FORT WORTH (CBSDFW.COM) - There may not be an adult in America who doesn't remember where they were -- and what they were doing -- on 9/11/01.
While much of the world was glued to their televisions, news crews around the country -- including many of our own colleagues at CBS 11 -- jumped into action.
A few of them who were sent to cover the tragedy as it unfolded from New York shared their memories of one of the worst times in American history.
It was the day that changed the world as we know it.
But, it started out as any other Tuesday might.
"All of a sudden, you see the second plane hit the second tower and you think -- what just happened?", remembers reporter Jay Gormley.
"At the time, we didn't know it was a terrorist event. I think after the second plane hit, then it started to kick in. Okay, this wasn't an accident. This was intentional," says Chief Photojournalist Billy Sexton.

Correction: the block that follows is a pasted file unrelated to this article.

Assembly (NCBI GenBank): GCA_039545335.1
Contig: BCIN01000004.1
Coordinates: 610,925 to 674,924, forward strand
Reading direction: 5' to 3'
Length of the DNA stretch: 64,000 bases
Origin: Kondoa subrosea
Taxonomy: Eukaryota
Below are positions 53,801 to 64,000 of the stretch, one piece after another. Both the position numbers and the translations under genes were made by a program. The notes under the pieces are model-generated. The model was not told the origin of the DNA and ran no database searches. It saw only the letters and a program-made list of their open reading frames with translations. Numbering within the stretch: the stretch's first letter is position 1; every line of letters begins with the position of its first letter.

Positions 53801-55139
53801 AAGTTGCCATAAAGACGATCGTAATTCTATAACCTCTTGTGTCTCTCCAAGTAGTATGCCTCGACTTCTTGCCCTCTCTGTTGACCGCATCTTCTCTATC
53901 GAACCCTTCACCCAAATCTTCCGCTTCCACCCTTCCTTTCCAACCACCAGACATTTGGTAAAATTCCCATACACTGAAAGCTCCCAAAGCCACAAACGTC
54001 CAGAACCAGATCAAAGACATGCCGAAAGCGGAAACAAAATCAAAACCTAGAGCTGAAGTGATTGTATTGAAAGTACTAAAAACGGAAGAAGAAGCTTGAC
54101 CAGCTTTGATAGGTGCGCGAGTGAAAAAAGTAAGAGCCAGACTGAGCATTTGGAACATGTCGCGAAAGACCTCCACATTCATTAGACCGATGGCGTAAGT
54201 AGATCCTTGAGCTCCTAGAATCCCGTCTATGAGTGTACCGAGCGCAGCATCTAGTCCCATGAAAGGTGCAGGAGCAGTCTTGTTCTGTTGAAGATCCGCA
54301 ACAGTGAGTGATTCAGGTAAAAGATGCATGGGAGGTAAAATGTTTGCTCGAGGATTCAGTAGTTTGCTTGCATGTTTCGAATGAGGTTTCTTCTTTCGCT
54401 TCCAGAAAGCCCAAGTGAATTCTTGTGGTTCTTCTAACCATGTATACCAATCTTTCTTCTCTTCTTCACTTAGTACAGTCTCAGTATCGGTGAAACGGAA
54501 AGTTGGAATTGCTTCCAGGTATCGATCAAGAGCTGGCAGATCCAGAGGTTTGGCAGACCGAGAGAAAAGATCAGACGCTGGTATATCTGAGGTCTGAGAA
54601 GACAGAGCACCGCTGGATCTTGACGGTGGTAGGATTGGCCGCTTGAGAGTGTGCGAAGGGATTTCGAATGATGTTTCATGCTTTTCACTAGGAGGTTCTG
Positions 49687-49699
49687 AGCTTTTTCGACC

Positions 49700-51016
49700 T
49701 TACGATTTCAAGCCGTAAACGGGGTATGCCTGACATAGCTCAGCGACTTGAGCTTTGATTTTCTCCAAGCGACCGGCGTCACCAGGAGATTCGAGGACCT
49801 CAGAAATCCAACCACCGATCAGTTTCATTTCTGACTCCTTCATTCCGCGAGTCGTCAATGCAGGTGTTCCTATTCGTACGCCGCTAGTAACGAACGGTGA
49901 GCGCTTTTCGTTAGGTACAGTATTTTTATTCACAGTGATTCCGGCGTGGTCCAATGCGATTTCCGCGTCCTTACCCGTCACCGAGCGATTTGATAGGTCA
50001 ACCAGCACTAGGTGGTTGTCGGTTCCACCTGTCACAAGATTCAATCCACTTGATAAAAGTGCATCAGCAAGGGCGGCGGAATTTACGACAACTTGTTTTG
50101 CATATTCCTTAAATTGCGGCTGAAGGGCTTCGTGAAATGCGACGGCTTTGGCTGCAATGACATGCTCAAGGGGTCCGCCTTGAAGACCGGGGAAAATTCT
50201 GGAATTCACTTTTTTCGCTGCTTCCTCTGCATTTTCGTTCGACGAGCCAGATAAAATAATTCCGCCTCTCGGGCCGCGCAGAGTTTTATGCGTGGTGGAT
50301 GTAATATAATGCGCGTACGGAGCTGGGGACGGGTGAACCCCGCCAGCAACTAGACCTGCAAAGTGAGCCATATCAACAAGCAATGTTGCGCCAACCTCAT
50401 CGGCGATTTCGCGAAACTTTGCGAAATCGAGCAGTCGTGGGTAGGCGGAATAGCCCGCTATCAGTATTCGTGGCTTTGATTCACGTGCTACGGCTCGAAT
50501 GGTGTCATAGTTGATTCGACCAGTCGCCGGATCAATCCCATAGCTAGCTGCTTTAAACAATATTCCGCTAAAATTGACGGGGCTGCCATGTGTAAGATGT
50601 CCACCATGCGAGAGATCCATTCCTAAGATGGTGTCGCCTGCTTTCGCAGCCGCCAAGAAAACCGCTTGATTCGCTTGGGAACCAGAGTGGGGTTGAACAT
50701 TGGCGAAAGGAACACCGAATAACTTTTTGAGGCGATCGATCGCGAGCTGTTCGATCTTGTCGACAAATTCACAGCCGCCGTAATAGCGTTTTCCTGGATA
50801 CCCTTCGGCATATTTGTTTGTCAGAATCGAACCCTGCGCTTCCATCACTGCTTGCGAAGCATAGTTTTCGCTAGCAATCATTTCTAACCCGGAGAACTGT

And satellite truck engineer Jorge Perez recalls simply feeling numb, and taking a moment to process what was happening. "So, it took a few minutes of me thinking, 'Wow, this is kind of crazy'. And then, 'I need to get to work. We're going to have kind of a bad day'," he says.
Three members of the CBS 11 news team who were sent to New York to report on the devastating aftermath at the World Trade Center.
But for Jay -- whose father was raised in New York -- it wasn't until more than 20 hours later -- when he and his photographer drove into the city -- that the situation became real.
"It was actually my childhood image was completely altered at that point, because those massive structures were not there anymore," says Jay. "There's a huge gap in the skyline, and there's nothing but smoldering ash. I think that's when it really hit me."
Jorge's experience was a little bit different, because his drive to New York -- took him through Washington D.C.